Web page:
Guru Nanak taught that living truthfully brings Sikhs closer to God
There is a famous saying of Guru Nanak’s: “Truth is high, but higher still is truthful living.” By this he means that living truthfully, showing devotion to truth through one’s behavior and actions, brings one closer to spiritual awakening and to God. Righteousness and morality are central to the practice of Sikhism.
Sikhism and Living Truthfully
Truth (sat) is one of the five virtues of Sikhism, and encompasses honesty, justice, fairness and righteousness. Sat is a sanskrit word which roughly translates to ‘true essence’. It is one of the most important qualities Sikhs develop in their lives. “Truth” in this context is not merely about being honest with other people; it’s also about understanding the true nature of the world, of the oneness of all beings, and of living with that deeper truth. Sikhs become closer to God by “practicing truth,” — being honest, being kind, and treating all people equally and with respect.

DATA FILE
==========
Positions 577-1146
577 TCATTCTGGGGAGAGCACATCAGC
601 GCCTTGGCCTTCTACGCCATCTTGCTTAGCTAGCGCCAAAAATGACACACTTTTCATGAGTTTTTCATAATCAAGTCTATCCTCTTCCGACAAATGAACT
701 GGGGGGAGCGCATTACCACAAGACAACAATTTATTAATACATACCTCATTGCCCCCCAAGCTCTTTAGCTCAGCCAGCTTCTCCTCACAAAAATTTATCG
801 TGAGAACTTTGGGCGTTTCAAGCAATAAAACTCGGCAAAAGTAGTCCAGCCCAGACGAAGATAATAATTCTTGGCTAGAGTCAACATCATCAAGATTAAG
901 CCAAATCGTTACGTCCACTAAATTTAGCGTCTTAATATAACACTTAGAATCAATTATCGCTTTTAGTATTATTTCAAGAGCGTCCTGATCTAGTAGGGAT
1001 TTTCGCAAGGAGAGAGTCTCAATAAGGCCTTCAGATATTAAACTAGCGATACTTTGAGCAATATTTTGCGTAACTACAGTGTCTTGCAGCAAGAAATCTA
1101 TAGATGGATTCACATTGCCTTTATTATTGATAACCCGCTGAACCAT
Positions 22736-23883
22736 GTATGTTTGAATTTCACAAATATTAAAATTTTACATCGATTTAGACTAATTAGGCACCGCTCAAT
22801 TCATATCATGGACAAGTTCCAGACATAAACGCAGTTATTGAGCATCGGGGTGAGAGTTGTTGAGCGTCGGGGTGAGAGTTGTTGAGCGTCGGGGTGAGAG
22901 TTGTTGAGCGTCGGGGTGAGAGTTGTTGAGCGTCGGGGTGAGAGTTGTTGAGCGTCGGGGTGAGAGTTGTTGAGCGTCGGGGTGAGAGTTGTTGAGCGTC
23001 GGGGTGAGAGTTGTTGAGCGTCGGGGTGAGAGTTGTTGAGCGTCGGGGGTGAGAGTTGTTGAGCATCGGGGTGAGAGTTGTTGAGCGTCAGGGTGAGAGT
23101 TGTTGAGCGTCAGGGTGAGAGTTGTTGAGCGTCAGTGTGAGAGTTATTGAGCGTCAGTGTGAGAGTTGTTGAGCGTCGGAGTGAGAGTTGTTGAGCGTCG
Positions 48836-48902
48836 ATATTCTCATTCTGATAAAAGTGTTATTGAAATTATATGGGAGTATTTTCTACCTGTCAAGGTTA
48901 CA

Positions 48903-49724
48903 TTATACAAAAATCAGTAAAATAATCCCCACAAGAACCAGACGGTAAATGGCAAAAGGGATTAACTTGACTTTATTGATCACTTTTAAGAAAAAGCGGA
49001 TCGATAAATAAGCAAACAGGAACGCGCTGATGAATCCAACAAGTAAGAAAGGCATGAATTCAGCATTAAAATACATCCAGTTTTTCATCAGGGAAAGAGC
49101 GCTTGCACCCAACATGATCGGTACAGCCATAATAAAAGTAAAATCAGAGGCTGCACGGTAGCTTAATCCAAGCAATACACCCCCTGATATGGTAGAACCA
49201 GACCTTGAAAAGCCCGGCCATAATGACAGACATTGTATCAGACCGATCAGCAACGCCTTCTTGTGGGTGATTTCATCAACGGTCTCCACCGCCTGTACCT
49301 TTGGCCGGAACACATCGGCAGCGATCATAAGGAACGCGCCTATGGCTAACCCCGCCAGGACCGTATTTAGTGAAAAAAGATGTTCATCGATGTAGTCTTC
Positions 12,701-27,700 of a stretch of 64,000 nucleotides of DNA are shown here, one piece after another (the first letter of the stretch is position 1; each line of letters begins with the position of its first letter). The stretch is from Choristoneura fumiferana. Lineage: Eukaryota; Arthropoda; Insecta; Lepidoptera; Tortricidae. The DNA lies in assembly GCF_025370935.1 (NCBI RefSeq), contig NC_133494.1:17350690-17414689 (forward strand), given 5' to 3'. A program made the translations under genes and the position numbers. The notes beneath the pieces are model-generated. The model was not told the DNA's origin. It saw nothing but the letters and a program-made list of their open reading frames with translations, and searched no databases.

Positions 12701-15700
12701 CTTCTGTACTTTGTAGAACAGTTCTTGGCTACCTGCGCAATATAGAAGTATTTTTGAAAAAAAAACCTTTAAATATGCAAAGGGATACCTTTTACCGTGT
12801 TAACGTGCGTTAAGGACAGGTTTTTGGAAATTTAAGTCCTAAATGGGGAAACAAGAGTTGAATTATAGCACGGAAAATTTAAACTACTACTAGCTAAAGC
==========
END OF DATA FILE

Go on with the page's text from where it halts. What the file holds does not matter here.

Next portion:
Sikhism also teaches against superstition and rituals. Sikhs do not believe in fasting, making pilgrimages to a holy site, or worshipping idols because they cannot bring a person closer to God; rather, God is everywhere. This teaching differentiates Sikhism greatly from both Hinduism and Islam.
Guru Nanak stated that “through ritual practices, God cannot be won over”, meaning that only the acts of living truthfully and kindly, with respect for all people, can bring one closer to God.